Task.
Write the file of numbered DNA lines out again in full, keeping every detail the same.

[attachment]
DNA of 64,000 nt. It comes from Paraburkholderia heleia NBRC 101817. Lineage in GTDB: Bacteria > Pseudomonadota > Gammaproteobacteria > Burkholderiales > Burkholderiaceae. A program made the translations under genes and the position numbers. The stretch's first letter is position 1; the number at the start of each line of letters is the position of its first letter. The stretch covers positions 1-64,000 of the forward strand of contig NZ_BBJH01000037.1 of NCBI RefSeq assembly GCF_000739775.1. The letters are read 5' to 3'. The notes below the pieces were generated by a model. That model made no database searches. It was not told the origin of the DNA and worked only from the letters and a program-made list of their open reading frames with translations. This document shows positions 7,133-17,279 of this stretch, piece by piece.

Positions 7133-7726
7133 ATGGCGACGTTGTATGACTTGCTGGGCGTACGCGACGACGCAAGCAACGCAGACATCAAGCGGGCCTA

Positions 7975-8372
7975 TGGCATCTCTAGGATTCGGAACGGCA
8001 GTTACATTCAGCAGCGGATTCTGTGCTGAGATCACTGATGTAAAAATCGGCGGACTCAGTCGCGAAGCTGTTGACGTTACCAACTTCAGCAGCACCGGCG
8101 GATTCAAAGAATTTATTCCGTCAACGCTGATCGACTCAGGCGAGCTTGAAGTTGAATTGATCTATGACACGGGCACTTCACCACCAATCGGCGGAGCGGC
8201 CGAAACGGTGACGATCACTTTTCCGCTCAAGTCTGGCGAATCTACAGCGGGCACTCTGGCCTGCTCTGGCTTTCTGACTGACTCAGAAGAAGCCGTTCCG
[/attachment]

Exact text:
DNA of 64,000 nt. It comes from Paraburkholderia heleia NBRC 101817. Lineage in GTDB: Bacteria > Pseudomonadota > Gammaproteobacteria > Burkholderiales > Burkholderiaceae. A program made the translations under genes and the position numbers. The stretch's first letter is position 1; the number at the start of each line of letters is the position of its first letter. The stretch covers positions 1-64,000 of the forward strand of contig NZ_BBJH01000037.1 of NCBI RefSeq assembly GCF_000739775.1. The letters are read 5' to 3'. The notes below the pieces were generated by a model. That model made no database searches. It was not told the origin of the DNA and worked only from the letters and a program-made list of their open reading frames with translations. This document shows positions 7,133-17,279 of this stretch, piece by piece.

Positions 7133-7726
7133 ATGGCGACGTTGTATGACTTGCTGGGCGTACGCGACGACGCAAGCAACGCAGACATCAAGCGGGCCTA

Positions 7975-8372
7975 TGGCATCTCTAGGATTCGGAACGGCA
8001 GTTACATTCAGCAGCGGATTCTGTGCTGAGATCACTGATGTAAAAATCGGCGGACTCAGTCGCGAAGCTGTTGACGTTACCAACTTCAGCAGCACCGGCG
8101 GATTCAAAGAATTTATTCCGTCAACGCTGATCGACTCAGGCGAGCTTGAAGTTGAATTGATCTATGACACGGGCACTTCACCACCAATCGGCGGAGCGGC
8201 CGAAACGGTGACGATCACTTTTCCGCTCAAGTCTGGCGAATCTACAGCGGGCACTCTGGCCTGCTCTGGCTTTCTGACTGACTCAGAAGAAGCCGTTCCG